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Why it's never been a game to me.

January 15, 2009

Baseball has never been a game to me, regardless of what anyone outside the profession may think. It wasn’t a game to me before I was a player, and certainly wasn’t a game when I was a player. It was always more than that to me and this story below nails it in so many ways.

SHADOW GAMES: Baseball and Me
Posted on Dec 22, 2008 10:29 am
By Todd Drew

I went to a baseball game after my father’s funeral. I also went to one after finding out about my mother’s brain cancer.

It was selfish and heartless. I felt guilty before and embarrassed after, but for nine innings I felt only the game. That’s the way it’s always been between baseball and me.

It was my friend when I didn’t have any others. And it has always been there to talk or listen or simply to watch.

Baseball helps me forget and it makes me remember. That’s why it was exactly what I needed on the worst days of my life.

But there were no games when a doctor told me that I had cancer. The neighborhood was out of baseball on that cold November day. No one was playing at Franz Sigel Park or John Mullaly Park. And there wasn’t even a game of catch in Joyce Kilmer Park. The last game at the old Yankee Stadium was long gone and Opening Day at the new Yankee Stadium was long off.

So I went home and wished for one of those summer days when I was a kid and my mother would send me to the ballpark with a paper sack stuffed with her famous tuna-fish sandwiches. That was back when you could slip through a delivery gate with the beer kegs and watch batting practice. And it was always okay to come home late with a beat-up scorecard and popcorn stuck between your teeth.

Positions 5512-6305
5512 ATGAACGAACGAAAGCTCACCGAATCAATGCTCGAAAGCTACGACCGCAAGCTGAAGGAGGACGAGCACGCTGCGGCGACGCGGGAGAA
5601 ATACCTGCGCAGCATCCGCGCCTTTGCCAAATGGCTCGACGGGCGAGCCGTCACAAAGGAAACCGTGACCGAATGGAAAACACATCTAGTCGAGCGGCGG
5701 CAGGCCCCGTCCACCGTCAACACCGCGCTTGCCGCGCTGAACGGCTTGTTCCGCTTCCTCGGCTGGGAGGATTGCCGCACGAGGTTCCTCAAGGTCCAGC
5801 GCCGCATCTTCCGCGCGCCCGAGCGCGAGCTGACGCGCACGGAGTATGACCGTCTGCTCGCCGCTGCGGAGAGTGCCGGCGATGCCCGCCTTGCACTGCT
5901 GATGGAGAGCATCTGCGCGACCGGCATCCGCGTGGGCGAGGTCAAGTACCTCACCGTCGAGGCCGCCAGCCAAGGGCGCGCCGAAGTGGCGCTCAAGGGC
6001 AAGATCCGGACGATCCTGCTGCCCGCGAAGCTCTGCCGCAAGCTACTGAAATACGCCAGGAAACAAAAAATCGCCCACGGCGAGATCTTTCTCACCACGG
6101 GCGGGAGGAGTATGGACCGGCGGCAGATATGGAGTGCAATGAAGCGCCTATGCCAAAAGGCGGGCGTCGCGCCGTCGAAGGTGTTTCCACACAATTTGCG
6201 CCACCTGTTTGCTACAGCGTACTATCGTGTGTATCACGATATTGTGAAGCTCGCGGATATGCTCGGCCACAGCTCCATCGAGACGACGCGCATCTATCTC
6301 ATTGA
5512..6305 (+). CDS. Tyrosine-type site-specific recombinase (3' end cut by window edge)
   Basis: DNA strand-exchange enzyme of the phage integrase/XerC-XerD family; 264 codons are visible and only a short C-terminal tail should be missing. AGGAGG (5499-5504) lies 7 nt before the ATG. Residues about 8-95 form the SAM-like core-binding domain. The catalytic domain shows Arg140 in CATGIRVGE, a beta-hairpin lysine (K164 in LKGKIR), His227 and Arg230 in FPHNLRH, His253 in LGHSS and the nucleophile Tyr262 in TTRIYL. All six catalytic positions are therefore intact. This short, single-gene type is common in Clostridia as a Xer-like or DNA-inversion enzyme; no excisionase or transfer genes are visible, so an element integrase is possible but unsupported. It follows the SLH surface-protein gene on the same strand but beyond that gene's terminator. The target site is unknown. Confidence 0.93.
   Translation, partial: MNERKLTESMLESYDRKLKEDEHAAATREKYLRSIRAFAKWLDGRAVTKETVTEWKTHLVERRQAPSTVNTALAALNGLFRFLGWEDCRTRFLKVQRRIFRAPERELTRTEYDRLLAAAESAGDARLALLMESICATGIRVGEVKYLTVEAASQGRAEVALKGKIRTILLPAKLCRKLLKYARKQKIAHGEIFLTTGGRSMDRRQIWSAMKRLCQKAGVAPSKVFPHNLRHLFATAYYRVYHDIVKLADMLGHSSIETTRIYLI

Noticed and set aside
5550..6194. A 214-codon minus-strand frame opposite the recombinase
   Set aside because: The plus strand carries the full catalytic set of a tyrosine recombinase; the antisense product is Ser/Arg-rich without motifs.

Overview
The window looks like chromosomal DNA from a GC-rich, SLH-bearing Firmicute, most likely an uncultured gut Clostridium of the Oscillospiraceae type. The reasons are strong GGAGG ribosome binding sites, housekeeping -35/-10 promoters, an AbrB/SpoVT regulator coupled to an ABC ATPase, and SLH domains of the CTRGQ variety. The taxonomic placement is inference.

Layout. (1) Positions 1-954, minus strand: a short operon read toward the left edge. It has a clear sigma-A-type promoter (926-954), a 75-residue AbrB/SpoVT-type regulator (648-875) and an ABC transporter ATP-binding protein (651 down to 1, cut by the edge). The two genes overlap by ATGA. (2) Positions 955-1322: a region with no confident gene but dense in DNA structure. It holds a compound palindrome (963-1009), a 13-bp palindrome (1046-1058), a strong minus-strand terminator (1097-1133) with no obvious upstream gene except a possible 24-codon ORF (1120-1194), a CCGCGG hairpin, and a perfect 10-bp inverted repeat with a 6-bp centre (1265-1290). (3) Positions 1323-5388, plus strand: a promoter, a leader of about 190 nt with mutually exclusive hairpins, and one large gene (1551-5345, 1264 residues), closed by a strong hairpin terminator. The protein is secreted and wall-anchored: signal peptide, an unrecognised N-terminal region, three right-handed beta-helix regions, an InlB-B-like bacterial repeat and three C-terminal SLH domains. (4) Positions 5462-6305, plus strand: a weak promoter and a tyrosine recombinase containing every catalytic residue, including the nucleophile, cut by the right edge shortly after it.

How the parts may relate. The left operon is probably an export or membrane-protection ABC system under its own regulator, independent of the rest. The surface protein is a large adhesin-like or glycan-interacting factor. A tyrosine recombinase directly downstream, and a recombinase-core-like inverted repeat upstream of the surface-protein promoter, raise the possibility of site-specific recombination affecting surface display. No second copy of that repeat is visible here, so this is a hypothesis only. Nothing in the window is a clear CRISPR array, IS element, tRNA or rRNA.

The doctor told me that tomorrow’s surgery and chemotherapy treatment might keep me in the hospital for 10 days.

“At least it’s December,” I said. “There aren’t any ballgames to miss.”

And I will be ready to slip through a delivery gate with the beer kegs when the new Yankee Stadium opens. I’ll watch batting practice with one of my mother’s famous tuna-fish sandwiches and come home late with a beat-up scorecard and popcorn stuck between my teeth.

Cancer can’t change the way it will always be between baseball and me.

I was informed that Todd passed away today and I would like to send my thoughts, prayers and condolences to this Yankee fan, who I have immense admiration and respect for, and his family. I hope you find comfort in the Lord in this trying time.

That letter was posted at Alex Belth’s Yankee Banter Blog

19 Comments leave one →
  1. January 15, 2009 9:24 pm

    Curt,
    While I sometimes disagree with some of your views and opinions, I have to say you’ve done a great thing here by shedding a little light on Todd, his family, his writing, and his untimely passing. I didn’t know Todd and have only recently come to read his very eloquent writing, but he seemed to approach and view the game much like Bart Giamatti did. Thanks for calling attention to this; hopefully the outpouring of support can help the Drew family find a bit of solace.